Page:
Google’s Android TV Gets New User Interface With Better Content Recommendations

Android TV Home Screen Still Image
Courtesy of Google

Google publicly unveiled the next version of Android TV, its smart TV operating system, during its Google I/O Developer Conference in Mountain View, Calif., Wednesday. With this update, which is scheduled to be rolled out in conjunction with the next version of Android later this year, Android TV devices will get a completely revamped user interface that puts a much bigger emphasis on content recommendations.

Google had first introduced Android TV in 2014, and the optics of the platform had remained more or less the same since. Existing Android TV devices have a home screen that features one row of content recommendations from a variety of apps and services, and otherwise a bunch of shortcuts to different apps.

Now, Google is splitting up these recommendations by service, meaning that Netflix, YouTube and other apps on the platform automatically get their own row, or channel, as Google officially calls it.

Within that channel, publishers can surface TV shows, movies and other content based on their own priorities, and for example either highlight new content or redirect users to things they have been watching. “Oftentimes, these services know the user much better than Android TV does,” said Android TV Director Sascha Prueter in an interview with Variety.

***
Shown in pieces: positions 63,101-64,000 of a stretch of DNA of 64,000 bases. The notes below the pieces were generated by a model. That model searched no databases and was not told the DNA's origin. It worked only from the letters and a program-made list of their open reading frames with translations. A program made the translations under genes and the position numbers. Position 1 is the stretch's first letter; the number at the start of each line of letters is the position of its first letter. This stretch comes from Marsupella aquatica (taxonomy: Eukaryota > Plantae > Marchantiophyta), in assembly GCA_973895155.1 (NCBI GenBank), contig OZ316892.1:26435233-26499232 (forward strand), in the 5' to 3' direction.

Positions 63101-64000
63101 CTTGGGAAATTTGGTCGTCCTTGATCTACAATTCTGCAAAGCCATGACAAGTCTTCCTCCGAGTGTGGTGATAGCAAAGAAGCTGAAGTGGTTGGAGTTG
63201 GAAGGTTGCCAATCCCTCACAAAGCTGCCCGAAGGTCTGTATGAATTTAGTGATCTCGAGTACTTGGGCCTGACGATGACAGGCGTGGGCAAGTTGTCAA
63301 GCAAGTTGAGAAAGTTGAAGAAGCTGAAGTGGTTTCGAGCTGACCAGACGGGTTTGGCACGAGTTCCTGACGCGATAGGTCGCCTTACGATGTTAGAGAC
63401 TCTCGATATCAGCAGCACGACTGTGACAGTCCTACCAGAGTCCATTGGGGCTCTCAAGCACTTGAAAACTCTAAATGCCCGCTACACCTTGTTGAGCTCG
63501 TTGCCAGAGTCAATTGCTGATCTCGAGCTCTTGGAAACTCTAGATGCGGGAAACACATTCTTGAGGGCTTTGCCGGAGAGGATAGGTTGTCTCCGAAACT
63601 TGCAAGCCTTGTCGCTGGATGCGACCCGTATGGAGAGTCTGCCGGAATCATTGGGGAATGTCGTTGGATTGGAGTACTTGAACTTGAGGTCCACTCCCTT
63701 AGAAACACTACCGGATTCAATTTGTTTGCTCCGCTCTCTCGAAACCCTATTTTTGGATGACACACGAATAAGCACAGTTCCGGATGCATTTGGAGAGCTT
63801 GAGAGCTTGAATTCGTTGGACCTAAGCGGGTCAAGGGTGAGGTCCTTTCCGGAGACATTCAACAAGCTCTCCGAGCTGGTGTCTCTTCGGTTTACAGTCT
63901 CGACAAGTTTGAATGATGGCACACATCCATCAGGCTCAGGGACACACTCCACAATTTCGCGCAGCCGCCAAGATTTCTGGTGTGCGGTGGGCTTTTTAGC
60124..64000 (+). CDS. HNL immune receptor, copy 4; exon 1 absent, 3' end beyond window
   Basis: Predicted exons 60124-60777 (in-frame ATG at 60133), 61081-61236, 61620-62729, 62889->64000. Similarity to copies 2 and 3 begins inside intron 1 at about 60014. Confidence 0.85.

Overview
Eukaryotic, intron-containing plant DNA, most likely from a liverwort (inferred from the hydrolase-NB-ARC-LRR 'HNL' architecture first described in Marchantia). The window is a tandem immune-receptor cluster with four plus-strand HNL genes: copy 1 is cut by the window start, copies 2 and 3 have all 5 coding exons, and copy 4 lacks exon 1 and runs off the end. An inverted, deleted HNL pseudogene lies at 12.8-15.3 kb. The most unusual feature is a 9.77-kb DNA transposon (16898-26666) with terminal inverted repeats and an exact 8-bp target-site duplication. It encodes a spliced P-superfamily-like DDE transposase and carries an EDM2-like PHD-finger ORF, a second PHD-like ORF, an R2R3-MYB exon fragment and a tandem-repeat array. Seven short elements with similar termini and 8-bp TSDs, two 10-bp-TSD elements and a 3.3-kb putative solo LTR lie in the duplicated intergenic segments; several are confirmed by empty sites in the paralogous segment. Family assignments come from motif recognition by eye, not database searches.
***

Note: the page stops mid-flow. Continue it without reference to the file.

Publishers can also opt to give users the choice to install multiple channels, and for example build separate recommendation rows for live and on-demand content. And users can always decide to remove a channel, or further customize the Android TV launch screen.

Prueter said that Google’s eventual goal with this channel model was to replace the traditional TV guide, and give users quicker access to the content they want. To that effect, Google also introduced a quick launch row of apps for users who prefer the Netflix interface over their smart TV menus. Another row offers direct access to recently-watched shows, targeting binge watchers who are looking to quickly jump to the next episode after turning on the TV set.

Android TV was a bit slow to take off after its original introduction in 2014, and some efforts to launch Android TV-based streaming boxes failed. Razer for example quickly discontinued its Android TV box, and Google stopped selling its Nexus Player some time ago.

However, Prueter said that the platform has been seeing growing momentum in recent months, thanks in part to a number of partnerships with  pay TV operators. In fact, he said that the majority of Android TV devices now have some kind of live TV input, meaning they’re smart TVs or pay TV boxes. “We are not just a OTT platform,” Prueter said.

Google hasn’t released any absolute numbers for Android TV, but Android Engineering VP Dave Burke said Wednesday that the platform now sees one million new device activations every two months.

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